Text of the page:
0] Lee Strobel's The Case for Christ video, which helps us rethink on the street credibility issue through discussions with some serious scholars. (Note my own presentation on street level issues C1 - 21 here.)
1] The Jesus Movie [full form here], arguably the most watched movie in history.
2] Zeffirelli's 6+-hour Jesus of Nazareth TV miniseries, which gives a somewhat dramatised view of the wider context of the Gospels. (Amazon DVD here, accompanying book by William Barclay [warning, though quite erudite, a bit theologically liberalish; cf. here on the root-problem of modernist theology], here.)
3] The Visual Bible verse by verse initiative presentation of the Acts of the Apostles
In order to arrive at the meaning of ‘gospel’ within the confines of the letter to the Galatians, we must go back to the old question: where did the idea come from and what echoes did the word in consequence carry both for Paul and for his readers? . . . .the two backgrounds regularly proposed for Paul’s [usage] . . . are, predictably, the Hebrew scriptures on the one hand and pagan usage on the other. The line between the two tends to follow the old divide between those who suppose Paul to be basically a Jewish thinker and those who see him as having borrowed his fundamental ideas from Hellenism . . . .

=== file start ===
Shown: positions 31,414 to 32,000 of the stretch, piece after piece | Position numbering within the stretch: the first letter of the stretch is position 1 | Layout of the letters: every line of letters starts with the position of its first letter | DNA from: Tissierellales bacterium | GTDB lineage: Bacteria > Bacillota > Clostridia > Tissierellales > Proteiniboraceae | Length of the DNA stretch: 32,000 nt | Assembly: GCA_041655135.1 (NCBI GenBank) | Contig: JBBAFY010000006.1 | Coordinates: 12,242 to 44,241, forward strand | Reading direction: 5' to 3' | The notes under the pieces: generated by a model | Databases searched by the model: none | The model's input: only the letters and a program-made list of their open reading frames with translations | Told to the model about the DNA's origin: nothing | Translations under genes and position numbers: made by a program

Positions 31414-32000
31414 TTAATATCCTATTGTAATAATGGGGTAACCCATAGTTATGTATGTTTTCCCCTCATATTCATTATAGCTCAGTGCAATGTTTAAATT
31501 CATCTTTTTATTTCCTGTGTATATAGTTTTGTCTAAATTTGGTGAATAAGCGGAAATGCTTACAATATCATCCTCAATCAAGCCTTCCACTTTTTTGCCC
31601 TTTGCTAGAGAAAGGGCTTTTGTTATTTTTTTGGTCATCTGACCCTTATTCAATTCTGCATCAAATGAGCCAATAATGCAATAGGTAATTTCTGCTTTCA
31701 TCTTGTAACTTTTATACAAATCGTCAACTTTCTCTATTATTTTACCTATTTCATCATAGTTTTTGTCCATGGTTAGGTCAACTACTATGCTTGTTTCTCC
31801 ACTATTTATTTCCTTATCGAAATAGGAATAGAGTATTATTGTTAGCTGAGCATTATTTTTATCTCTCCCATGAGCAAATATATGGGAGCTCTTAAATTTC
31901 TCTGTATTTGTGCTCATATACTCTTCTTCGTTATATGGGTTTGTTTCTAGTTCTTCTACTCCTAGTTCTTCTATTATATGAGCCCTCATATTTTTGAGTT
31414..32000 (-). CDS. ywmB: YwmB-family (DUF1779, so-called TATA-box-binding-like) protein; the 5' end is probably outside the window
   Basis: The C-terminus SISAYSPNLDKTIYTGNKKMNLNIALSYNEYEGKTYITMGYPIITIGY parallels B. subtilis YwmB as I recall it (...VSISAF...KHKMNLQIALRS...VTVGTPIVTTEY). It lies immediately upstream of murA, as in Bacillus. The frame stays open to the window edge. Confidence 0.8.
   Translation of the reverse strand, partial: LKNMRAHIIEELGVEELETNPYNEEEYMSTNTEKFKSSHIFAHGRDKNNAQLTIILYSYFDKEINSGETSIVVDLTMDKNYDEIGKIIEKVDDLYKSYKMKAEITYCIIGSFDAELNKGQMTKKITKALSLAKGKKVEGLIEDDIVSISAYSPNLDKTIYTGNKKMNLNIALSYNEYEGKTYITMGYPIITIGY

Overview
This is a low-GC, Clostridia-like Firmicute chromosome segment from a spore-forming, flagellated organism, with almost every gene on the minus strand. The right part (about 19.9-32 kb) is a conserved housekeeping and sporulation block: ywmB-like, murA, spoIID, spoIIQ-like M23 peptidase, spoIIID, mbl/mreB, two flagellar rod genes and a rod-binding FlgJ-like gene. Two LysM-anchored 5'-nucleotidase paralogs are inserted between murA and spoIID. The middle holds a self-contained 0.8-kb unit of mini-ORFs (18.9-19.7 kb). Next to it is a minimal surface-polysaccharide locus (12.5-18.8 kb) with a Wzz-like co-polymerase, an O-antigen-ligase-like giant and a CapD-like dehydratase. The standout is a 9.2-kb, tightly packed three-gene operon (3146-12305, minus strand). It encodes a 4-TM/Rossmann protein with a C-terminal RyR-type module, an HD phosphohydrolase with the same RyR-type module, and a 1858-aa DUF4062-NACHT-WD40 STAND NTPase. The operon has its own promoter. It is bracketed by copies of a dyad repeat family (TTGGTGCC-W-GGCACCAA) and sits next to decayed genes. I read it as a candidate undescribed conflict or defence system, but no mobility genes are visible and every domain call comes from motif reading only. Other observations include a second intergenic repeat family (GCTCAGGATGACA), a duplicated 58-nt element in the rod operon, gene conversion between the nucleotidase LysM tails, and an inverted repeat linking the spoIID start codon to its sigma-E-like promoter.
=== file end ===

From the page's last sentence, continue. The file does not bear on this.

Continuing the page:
So, what do we think? ENDIn terms of Gal. 4.1-7, the message of the Pauline gospel is this: the true god has sent his son, in fulfilment of the prophecies of scripture, to redeem his people from their bondage to false gods . . . ; he now sends his own spirit to make his people truly what they were before only in theory and hope—his own children, heirs of his world. Equipped with this gospel, the Galatian Christians now know the true god; or rather, as Paul quickly correct himself, they are known by him (4.9). 19 That is, they have received the great blessing promised by Isaiah throughout chs. 40-55: the one true god has revealed himself in saving them, routing the idols of the nations in doing so. The message of good news decisively confronts the power of the spurious gods . . . ["Gospel and Theology in Galatians," (Originally published in Gospel in Paul: Studies on Corinthians, Galatians and Romans for Richard N. Longenecker, eds. L. Ann Jervis and Peter Richardson, 1994, pp. 222–239. Journal for the Study of the New Testament, Supplement Series 108.]